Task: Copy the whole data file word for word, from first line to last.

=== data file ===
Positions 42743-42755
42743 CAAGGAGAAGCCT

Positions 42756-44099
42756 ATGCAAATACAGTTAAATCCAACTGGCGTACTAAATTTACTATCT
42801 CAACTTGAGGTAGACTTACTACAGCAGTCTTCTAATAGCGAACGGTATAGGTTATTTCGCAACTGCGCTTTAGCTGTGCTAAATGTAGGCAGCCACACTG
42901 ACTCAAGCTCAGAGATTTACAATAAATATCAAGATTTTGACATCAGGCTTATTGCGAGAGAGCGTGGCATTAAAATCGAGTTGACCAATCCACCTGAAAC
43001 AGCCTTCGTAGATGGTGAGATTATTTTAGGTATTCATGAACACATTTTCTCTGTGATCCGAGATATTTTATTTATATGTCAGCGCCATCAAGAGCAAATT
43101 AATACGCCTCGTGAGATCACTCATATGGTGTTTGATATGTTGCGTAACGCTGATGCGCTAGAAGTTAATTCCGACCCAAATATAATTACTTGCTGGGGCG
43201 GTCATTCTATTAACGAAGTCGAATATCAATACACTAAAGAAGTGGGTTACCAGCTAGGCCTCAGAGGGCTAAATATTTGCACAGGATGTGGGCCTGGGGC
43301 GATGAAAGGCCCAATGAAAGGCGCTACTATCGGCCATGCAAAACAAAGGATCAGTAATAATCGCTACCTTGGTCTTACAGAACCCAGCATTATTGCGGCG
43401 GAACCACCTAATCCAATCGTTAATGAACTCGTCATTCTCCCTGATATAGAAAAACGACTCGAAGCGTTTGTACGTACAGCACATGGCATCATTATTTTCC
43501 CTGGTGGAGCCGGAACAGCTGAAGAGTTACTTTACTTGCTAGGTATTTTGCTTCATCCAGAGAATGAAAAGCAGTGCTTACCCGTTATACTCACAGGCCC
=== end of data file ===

Positions 42743-42755
42743 CAAGGAGAAGCCT

Positions 42756-44099
42756 ATGCAAATACAGTTAAATCCAACTGGCGTACTAAATTTACTATCT
42801 CAACTTGAGGTAGACTTACTACAGCAGTCTTCTAATAGCGAACGGTATAGGTTATTTCGCAACTGCGCTTTAGCTGTGCTAAATGTAGGCAGCCACACTG
42901 ACTCAAGCTCAGAGATTTACAATAAATATCAAGATTTTGACATCAGGCTTATTGCGAGAGAGCGTGGCATTAAAATCGAGTTGACCAATCCACCTGAAAC
43001 AGCCTTCGTAGATGGTGAGATTATTTTAGGTATTCATGAACACATTTTCTCTGTGATCCGAGATATTTTATTTATATGTCAGCGCCATCAAGAGCAAATT
43101 AATACGCCTCGTGAGATCACTCATATGGTGTTTGATATGTTGCGTAACGCTGATGCGCTAGAAGTTAATTCCGACCCAAATATAATTACTTGCTGGGGCG
43201 GTCATTCTATTAACGAAGTCGAATATCAATACACTAAAGAAGTGGGTTACCAGCTAGGCCTCAGAGGGCTAAATATTTGCACAGGATGTGGGCCTGGGGC
43301 GATGAAAGGCCCAATGAAAGGCGCTACTATCGGCCATGCAAAACAAAGGATCAGTAATAATCGCTACCTTGGTCTTACAGAACCCAGCATTATTGCGGCG
43401 GAACCACCTAATCCAATCGTTAATGAACTCGTCATTCTCCCTGATATAGAAAAACGACTCGAAGCGTTTGTACGTACAGCACATGGCATCATTATTTTCC
43501 CTGGTGGAGCCGGAACAGCTGAAGAGTTACTTTACTTGCTAGGTATTTTGCTTCATCCAGAGAATGAAAAGCAGTGCTTACCCGTTATACTCACAGGCCC